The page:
Jenny: You can use any of their locations but you’ll always forget you have a membership and in a year you’ll be like “jeez why won’t they let me just cancel?”

IFC: Mouths are gross! Why is that?

Jenny: If you had never seen a mouth before and I was like “it’s a wet flesh cave with sharp parts that lives in your face”, it would sound like Cronenberg-ian body horror. All body parts are horrifying. I’m kind of rooting for the singularity, I’d feel way better if I was just a consciousness in a cloud.

See the whole season of Neurotica right now on IFC’s Comedy Crib.


The ’90s Are Back

The '90s live again during IFC's weekend marathon.

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Photo Credit: Everett Digital, Columbia Pictures

We know what you’re thinking: “Why on Earth would anyone want to reanimate the decade that gave us Haddaway, Los Del Rio, and Smash Mouth, not to mention Crystal Pepsi?”


Thoughts like those are normal. After all, we tend to remember lasting psychological trauma more vividly than fleeting joy. But if you dig deep, you’ll rediscover that the ’90s gave us so much to fondly revisit. Consider the four pillars of true ’90s culture.

Boy Bands

We all pretended to hate them, but watch us come alive at a karaoke bar when “I Want It That Way” comes on. Arguably more influential than Brit Pop and Grunge put together, because hello – Justin Timberlake. He’s a legitimate cultural gem.

Man-Child Movies

Adam Sandler is just behind The Simpsons in terms of his influence on humor. Somehow his man-child schtick didn’t get old until the aughts, and his success in that arena ushered in a wave of other man-child movies from fellow ’90s comedians. RIP Chris Farley (and WTF Rob Schneider).



Teen Angst

In horror, dramas, comedies, and everything in between: Troubled teens! Getting into trouble! Who couldn’t relate to their First World problems, plaid flannels, and lose grasp of the internet?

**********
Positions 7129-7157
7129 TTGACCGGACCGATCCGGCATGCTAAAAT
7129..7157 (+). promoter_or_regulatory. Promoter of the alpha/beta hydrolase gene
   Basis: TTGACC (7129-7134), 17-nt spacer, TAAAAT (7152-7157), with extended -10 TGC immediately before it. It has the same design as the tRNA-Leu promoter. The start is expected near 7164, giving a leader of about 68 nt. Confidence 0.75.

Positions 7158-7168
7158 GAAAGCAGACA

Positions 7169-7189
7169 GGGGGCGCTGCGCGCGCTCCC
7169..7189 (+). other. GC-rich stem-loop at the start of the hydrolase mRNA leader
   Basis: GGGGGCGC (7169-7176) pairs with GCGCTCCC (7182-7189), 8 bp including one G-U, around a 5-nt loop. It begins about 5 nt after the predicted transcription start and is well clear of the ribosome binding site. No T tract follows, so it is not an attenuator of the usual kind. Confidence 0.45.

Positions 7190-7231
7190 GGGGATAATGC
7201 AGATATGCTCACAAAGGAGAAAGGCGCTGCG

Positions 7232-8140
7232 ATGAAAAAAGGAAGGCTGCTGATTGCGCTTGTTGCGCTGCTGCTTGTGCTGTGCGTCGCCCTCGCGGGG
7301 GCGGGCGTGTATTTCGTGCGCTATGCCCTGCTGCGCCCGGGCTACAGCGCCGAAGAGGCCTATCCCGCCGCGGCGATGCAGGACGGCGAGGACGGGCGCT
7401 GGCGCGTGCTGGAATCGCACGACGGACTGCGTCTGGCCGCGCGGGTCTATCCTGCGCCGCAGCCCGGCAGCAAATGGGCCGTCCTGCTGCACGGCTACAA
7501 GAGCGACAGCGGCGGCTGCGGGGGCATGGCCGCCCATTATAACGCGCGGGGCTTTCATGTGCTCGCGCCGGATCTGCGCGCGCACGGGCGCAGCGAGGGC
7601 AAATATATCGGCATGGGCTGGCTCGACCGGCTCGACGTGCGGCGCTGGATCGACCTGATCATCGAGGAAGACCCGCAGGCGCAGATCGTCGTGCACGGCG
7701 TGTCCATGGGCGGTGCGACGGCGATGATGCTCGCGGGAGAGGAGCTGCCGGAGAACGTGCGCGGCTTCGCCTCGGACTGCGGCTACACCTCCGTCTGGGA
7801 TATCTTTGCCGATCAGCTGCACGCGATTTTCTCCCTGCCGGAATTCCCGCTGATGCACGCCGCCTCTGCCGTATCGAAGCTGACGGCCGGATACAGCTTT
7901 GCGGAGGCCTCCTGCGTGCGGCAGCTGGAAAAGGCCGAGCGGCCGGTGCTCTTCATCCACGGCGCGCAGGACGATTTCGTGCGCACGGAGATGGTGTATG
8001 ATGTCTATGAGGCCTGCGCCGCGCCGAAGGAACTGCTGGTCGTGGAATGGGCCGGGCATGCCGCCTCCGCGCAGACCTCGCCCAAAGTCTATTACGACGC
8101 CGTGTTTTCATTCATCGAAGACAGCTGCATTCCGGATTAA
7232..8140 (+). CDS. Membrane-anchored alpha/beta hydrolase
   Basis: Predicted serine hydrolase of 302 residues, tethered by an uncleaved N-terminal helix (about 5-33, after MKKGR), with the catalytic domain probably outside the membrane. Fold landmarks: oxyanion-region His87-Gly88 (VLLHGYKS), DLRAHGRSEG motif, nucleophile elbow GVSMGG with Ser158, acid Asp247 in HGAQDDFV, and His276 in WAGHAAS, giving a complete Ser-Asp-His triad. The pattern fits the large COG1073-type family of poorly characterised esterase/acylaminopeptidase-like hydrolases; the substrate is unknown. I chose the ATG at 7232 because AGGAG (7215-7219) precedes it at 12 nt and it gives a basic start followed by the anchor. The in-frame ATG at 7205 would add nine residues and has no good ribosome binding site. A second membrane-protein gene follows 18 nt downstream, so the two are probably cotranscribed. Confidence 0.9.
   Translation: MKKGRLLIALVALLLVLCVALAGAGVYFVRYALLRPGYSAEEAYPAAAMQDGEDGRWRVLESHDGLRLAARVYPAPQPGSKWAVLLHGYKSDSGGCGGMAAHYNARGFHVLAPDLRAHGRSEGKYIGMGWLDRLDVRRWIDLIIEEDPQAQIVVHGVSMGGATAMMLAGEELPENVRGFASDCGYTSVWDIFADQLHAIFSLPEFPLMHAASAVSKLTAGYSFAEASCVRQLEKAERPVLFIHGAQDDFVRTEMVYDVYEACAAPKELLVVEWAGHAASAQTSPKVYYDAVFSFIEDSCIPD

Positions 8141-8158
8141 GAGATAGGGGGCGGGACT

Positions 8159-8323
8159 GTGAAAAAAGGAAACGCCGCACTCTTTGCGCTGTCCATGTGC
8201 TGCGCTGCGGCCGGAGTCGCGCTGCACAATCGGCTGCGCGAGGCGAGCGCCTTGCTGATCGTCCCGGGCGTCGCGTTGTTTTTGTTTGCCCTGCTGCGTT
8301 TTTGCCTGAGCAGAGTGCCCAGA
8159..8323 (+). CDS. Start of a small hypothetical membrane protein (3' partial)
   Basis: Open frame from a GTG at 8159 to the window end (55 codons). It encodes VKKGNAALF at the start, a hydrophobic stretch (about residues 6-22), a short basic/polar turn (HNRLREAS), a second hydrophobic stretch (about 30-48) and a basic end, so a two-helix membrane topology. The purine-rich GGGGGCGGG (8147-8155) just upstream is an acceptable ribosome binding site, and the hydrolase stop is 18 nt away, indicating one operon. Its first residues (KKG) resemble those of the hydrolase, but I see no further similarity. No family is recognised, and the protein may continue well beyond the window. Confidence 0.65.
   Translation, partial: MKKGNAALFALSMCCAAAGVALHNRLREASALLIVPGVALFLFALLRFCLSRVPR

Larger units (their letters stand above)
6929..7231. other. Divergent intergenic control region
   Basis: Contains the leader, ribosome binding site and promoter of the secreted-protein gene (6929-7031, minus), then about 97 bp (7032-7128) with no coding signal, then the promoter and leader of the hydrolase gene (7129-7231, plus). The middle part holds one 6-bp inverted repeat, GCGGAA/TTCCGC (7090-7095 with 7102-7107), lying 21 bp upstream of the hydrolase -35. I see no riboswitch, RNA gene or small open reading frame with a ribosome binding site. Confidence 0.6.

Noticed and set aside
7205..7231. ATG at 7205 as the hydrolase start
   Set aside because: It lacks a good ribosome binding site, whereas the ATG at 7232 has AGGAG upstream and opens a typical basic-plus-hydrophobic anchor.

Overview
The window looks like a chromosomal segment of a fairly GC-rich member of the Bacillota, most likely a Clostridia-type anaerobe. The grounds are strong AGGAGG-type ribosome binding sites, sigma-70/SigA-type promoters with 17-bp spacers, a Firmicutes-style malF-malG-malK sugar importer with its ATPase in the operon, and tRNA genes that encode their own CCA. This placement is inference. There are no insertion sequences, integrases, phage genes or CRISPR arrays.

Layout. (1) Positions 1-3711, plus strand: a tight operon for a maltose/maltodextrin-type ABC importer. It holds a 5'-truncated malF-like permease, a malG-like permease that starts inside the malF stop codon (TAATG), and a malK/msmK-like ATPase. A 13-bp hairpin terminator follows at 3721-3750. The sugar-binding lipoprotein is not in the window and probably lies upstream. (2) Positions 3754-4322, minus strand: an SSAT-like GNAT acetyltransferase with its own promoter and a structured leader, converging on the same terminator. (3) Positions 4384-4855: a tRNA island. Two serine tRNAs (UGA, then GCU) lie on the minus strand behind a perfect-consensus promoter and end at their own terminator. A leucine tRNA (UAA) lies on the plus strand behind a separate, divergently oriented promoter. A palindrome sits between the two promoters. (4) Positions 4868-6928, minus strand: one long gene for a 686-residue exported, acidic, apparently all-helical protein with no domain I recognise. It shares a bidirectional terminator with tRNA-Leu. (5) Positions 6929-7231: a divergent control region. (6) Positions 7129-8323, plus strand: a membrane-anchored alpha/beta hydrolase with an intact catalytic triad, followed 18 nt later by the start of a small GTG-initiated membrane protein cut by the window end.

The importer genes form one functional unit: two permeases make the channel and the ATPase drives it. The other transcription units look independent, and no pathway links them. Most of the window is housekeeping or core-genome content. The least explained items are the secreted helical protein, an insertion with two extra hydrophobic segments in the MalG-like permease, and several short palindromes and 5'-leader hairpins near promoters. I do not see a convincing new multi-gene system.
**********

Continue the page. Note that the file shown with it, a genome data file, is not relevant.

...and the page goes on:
Mainstream Nihilism

From the Coen Bros to Fincher to Tarantino, filmmakers on the verge of explosive popularity seemed interested in one thing: mind f*cking their audiences by putting characters in situations (and plot lines) beyond anyone’s control.

Feeling better about that walk down memory lane? Good. Enjoy the revival.


And revisit some important ’90s classics all this weekend during IFC’s ’90s Marathon. Check out the full schedule here.


Get Physical

DVDs are the new Vinyl

Portlandia Season 7 Now Available On Disc.

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GIFs via Giffy

In this crazy digital age, sometimes all we really want is to reach out and touch something. Maybe that’s why so many of us are still gung-ho about owning stuff on DVD. It’s tangible. It’s real. It’s tech from a bygone era that still feels relevant, yet also kitschy and retro. It’s basically vinyl for people born after 1990.


Inevitably we all have that friend whose love of the disc is so absolutely repellent that he makes the technology less appealing. “The resolution, man. The colors. You can’t get latitude like that on a download.” Go to hell, Tim.

Yes, Tim sucks, and you don’t want to be like Tim, but maybe he’s onto something and DVD is still the future. Here are some benefits that go beyond touch.

It’s Decor and Decorum

With DVDs and a handsome bookshelf you can show off your great taste in film and television without showing off your search history. Good for first dates, dinner parties, family reunions, etc.


Forget Public Wifi

Warm up that optical drive. No more awkwardly streaming episodes on shady free wifi!



Internet service goes down. It happens all the time. It could happen right now. Then what? Without a DVD on hand you’ll be forced to make eye contact with your friends and family. Or worse – conversation.


Self Defense

You can’t throw a download like a ninja star. Think about it.


If you’d like to experience the benefits DVD ownership yourself, Portlandia Season 7 is now available on DVD and Blue-Ray.